The International Energy Agency said oil inventories in the developed world plummeted by 1.5 million barrels per day in the last three months of 2013, the steepest quarterly decline since 1999.
Strong demand tightening oil market, IEA says
Stronger-than-expected demand has drained oil inventories to the lowest level since 2008, tightening the market and defying predictions of a glut, the West’s energy watchdog said on Thursday.
The International Energy Agency (IEA) said oil inventories in the developed world plummeted by 1.5 million barrels per day (bpd) in the last three months of 2013, the steepest quarterly decline since 1999.
“Far from drowning in oil, markets have had to dig deeply into inventories to meet unexpectedly strong demand,” the IEA said in its monthly oil market report.
The IEA, which advises most of the largest energy-consuming countries on energy policy, raised its forecast for global oil demand growth this year by 50,000 bpd to 1.3 million bpd.
That was boosted by a rebound in demand in North America and Europe after several years of declining consumption.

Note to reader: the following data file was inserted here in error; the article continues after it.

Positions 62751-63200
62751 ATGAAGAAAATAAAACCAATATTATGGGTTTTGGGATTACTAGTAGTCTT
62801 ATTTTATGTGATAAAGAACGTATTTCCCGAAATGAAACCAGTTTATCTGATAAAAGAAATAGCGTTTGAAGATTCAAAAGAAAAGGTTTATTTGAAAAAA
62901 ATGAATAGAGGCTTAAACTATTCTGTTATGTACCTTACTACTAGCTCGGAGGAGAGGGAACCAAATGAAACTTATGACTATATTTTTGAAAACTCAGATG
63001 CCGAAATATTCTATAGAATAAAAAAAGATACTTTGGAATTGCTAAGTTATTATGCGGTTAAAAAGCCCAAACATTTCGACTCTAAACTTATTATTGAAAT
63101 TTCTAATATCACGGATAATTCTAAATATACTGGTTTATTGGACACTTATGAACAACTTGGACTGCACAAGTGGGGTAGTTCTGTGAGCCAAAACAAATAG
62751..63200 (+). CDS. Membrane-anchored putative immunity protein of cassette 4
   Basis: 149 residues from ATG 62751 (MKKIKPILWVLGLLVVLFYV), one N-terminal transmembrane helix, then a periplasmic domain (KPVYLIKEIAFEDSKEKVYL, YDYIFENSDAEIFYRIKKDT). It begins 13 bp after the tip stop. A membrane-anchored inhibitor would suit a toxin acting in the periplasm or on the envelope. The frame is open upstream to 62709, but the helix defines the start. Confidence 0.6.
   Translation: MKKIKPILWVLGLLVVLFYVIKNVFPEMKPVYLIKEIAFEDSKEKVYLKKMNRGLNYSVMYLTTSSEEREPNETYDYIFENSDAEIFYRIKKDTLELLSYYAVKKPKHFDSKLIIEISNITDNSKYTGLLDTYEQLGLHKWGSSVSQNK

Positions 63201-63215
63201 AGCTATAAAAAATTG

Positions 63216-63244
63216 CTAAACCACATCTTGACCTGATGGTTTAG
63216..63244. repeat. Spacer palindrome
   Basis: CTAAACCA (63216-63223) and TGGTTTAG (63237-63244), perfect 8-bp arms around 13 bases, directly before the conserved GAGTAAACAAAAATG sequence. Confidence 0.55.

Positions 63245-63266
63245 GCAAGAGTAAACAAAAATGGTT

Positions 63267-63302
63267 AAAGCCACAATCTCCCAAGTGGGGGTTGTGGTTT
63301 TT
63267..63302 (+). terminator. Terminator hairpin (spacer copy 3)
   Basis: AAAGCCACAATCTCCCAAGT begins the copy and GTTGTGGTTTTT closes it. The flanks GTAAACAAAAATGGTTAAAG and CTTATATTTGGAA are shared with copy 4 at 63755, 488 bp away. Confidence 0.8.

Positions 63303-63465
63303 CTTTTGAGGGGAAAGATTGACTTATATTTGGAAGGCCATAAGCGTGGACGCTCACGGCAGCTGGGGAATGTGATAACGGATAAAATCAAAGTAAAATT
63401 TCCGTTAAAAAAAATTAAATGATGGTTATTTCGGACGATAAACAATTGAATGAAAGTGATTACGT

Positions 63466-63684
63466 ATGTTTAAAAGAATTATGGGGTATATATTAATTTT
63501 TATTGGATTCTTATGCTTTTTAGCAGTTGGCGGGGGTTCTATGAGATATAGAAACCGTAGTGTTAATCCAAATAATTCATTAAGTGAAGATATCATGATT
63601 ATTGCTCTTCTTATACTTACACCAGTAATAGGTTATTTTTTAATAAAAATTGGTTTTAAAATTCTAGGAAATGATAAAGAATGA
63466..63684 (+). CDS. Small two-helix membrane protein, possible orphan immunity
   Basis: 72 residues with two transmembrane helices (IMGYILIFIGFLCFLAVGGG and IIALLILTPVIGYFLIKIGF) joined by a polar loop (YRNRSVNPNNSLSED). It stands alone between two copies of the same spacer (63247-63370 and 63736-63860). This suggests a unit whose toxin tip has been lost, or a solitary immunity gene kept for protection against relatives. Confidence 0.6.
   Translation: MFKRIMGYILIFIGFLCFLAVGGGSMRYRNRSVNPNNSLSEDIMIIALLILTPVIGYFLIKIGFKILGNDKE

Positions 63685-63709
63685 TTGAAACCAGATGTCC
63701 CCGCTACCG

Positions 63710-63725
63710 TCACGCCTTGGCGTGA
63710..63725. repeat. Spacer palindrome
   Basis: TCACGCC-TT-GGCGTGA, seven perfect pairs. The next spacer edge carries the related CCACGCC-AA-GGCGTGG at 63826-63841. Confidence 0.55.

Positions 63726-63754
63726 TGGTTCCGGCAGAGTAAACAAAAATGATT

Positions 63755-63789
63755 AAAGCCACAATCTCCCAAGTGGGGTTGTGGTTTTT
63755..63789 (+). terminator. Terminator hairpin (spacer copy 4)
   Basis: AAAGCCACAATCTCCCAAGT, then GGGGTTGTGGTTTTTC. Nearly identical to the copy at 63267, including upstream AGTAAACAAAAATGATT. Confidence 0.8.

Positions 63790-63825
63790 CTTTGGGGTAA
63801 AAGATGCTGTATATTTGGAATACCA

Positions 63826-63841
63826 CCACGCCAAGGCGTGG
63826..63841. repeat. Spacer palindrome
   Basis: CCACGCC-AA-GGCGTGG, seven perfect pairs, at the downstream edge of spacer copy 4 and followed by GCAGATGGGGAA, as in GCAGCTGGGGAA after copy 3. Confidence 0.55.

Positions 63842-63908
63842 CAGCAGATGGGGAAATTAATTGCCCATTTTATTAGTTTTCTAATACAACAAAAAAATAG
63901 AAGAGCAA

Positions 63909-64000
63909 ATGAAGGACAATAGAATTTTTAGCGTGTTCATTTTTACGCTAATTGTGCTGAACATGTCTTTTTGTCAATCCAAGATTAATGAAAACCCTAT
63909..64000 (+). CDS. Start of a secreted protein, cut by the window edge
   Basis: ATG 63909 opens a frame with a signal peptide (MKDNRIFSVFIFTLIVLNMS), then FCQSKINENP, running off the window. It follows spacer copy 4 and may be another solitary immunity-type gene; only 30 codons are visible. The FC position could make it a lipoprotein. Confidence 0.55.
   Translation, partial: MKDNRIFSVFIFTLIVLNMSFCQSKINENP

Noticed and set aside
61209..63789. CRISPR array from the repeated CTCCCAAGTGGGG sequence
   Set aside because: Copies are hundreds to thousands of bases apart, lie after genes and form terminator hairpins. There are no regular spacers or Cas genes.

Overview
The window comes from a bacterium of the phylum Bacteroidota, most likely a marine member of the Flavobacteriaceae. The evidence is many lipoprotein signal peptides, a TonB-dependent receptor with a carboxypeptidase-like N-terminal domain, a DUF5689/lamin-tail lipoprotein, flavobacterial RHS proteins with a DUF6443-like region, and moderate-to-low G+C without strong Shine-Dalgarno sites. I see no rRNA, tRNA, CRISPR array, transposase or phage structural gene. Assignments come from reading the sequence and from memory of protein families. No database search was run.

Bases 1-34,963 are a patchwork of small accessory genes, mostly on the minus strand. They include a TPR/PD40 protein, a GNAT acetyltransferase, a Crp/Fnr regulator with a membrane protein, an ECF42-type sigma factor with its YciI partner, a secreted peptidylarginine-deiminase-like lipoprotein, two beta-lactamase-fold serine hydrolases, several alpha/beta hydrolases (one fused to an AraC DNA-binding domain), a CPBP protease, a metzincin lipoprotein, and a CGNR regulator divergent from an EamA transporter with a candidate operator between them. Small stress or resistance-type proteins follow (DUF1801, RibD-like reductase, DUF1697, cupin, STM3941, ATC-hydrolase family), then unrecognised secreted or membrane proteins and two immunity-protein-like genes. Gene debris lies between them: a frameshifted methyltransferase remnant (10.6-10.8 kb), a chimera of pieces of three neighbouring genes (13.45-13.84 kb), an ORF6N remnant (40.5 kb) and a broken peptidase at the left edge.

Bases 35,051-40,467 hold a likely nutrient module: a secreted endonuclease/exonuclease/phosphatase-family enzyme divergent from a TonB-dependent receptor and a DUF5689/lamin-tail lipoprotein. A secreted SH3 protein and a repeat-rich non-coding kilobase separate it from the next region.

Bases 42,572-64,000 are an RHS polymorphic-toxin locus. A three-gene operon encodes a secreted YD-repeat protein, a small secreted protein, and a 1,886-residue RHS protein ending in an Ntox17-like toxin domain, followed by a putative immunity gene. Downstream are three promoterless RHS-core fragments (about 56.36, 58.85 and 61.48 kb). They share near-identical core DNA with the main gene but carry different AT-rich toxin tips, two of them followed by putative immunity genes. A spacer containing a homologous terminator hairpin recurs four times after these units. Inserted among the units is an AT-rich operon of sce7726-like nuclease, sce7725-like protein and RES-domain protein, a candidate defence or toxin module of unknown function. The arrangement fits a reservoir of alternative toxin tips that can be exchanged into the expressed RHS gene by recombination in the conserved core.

The Paris-based agency increased its estimate of the demand for oil from the Organization of the Petroleum Exporting Countries (Opec) from last month’s report by 100,000 bpd to 29.6 million bpd .
“Demand has been stronger than expected, and we’re operating with low stock levels right now, which has been supportive for prices,” Antoine Halff, head of the IEA’s oil industry and markets division, told Reuters.
“Demand for Opec crude looks stronger.”
Growing oil production in North America had led some to predict international crude prices would fall in 2014, after averaging around $110 a barrel in each of the past three years.
But robust demand and supply problems in a number of Opec countries have kept prices supported, the IEA said.
While output from Libya recovered in January to 500,000 bpd, Iraqi output fell by 140,000 bpd to 2.99 million bpd, the IEA said, and warned that exports from Libya were likely to continue to be constrained by political unrest in the country.
Output in Saudi Arabia, Opec’s largest producer, fell by 60,000 bpd in January to 9.76 million bpd, the IEA said.
Halff said demand for Opec crude oil could be even stronger in the coming months as companies moved to rebuild oil inventories to a more comfortable level.
The IEA kept its estimate for supply growth from countries outside of Opec unchanged from last month, forecasting an increase of 1.7 million bpd this year.
“We’re going into a period of lower demand as refineries start maintenance after the winter,” Mr Halff said.
“We need to rebuild stocks.”